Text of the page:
The increasing pace of technological change is obvious. Much sought-after and expensive electronic gadgets are out of date within months of purchase and obsolete a few years later. This shortening of product life-cycle, combined with increasing emphasis on innovation, has made fund managers apprehensive. Gone are the days of medium- to long-term investments that incurred little risk.

Fund managers are not the preserve of wealthy organisations with profits to reallocate. As developed countries lumber towards state pension crises, the need for citizens to have private income in old age is paramount. Such private financial security relies heavily on the effective utilisation of pension funds and associated products.

Pension funds have traditionally been invested in one of two ways, either through specialist funding of fixed assets to maximise returns, or more often, spread across a wide spectrum of bonds and shares that reduce overall risk.

The content of such funds usually contain fixed assets that include bricks-and-mortor investments in domestic and commercial property. However, as location-independent working and the long-since forgotten promise of ‘telecottaging’ has morphed into a practice of working from home or public spaces, the need for large-scale commercial edifices has dwindled outside of London and other major cities.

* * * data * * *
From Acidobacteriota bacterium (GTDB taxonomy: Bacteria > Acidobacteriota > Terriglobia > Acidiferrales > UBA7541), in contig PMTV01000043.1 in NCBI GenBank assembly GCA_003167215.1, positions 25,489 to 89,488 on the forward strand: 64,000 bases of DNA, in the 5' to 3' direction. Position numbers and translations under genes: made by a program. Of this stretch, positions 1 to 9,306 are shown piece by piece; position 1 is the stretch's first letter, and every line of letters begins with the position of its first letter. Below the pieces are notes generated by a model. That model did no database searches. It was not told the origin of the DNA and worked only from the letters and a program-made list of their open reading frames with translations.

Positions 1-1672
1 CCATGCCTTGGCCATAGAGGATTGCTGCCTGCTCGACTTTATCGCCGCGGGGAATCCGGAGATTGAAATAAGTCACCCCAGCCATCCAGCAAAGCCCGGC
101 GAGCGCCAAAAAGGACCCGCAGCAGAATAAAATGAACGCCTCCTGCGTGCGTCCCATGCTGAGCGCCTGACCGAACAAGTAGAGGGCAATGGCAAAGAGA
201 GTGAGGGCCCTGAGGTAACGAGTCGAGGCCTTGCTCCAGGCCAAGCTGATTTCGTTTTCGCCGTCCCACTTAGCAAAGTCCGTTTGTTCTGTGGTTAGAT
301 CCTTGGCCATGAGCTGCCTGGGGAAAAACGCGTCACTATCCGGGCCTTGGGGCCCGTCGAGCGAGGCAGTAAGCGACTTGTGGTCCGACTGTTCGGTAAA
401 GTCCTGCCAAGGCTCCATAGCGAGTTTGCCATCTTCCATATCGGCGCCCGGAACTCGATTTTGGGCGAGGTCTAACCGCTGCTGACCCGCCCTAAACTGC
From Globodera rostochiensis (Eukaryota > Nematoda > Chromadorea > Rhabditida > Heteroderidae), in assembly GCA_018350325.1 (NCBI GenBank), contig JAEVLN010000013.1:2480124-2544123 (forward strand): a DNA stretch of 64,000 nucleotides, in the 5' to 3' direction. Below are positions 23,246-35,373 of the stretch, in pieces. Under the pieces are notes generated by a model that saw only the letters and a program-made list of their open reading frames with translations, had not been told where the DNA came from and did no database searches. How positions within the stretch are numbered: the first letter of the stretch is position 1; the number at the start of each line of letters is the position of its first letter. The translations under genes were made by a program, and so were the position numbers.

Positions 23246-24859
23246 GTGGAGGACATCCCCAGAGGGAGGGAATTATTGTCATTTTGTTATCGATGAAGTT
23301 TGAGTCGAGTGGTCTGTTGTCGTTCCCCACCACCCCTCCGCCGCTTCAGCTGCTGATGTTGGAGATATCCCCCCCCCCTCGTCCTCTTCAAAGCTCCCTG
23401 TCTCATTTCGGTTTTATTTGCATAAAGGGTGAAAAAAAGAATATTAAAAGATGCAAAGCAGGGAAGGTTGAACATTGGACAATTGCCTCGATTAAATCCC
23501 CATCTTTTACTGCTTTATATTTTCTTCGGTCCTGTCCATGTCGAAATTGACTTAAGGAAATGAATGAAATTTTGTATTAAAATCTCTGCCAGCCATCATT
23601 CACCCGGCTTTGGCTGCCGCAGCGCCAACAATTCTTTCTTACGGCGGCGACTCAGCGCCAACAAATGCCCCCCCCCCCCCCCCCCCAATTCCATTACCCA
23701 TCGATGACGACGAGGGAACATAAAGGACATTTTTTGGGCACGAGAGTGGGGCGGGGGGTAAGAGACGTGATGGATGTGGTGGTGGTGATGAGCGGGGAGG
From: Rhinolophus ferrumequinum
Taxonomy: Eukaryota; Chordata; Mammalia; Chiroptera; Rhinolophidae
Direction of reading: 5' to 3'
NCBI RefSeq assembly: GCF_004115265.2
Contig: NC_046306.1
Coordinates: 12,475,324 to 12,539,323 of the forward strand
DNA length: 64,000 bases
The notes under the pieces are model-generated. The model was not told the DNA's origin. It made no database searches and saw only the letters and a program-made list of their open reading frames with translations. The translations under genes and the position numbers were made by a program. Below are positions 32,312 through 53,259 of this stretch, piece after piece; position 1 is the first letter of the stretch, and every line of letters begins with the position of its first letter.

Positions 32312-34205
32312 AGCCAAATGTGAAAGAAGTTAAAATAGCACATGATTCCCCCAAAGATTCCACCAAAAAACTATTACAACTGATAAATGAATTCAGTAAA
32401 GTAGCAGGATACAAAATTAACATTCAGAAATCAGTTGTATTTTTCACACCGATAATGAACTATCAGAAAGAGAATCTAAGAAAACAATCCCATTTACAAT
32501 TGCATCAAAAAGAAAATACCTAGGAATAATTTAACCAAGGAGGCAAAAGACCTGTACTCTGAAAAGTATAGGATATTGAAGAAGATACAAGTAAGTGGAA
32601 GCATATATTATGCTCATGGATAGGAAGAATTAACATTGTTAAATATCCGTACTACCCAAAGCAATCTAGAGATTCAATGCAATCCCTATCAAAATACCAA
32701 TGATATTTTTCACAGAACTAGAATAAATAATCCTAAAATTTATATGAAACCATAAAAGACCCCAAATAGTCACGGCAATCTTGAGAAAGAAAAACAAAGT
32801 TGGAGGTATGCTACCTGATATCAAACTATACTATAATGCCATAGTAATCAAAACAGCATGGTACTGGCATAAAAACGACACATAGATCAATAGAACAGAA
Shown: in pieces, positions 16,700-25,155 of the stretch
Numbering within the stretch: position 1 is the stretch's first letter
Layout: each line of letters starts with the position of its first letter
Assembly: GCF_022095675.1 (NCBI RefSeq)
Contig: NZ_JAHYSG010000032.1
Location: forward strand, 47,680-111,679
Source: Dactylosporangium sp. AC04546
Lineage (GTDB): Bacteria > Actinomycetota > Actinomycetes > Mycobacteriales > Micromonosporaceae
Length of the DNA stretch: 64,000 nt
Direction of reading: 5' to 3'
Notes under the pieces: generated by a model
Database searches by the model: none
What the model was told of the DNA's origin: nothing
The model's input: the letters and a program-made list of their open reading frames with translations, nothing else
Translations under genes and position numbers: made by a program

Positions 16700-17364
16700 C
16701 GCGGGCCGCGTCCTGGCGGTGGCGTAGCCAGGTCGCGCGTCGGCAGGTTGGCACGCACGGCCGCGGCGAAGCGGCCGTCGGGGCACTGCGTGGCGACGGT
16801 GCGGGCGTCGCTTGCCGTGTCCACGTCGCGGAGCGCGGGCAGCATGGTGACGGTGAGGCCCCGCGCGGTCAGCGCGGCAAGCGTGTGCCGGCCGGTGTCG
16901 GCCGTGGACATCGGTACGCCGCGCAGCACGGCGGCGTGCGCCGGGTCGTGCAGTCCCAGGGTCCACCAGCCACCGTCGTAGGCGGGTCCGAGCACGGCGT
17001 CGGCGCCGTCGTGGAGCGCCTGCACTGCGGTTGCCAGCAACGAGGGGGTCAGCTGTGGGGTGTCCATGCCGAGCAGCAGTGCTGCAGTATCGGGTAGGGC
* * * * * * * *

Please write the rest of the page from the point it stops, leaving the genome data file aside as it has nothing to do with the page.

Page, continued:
In addition, a proliferation in online shopping has seen city centres hard hit by high rents and low footfall. These conditions have resulted in less than attractive investment opportunities for those charged with managing our retirement funds.

Investment in tech companies has risen to such an extent that some people are predicting another dotcom bubble due to unrealistic appraisals of social media and app-based start-ups. These elements have combined to provide an uncertain future for traditional investment portfolios as the internet completely redefines human behaviour and spending patterns.

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The Conversation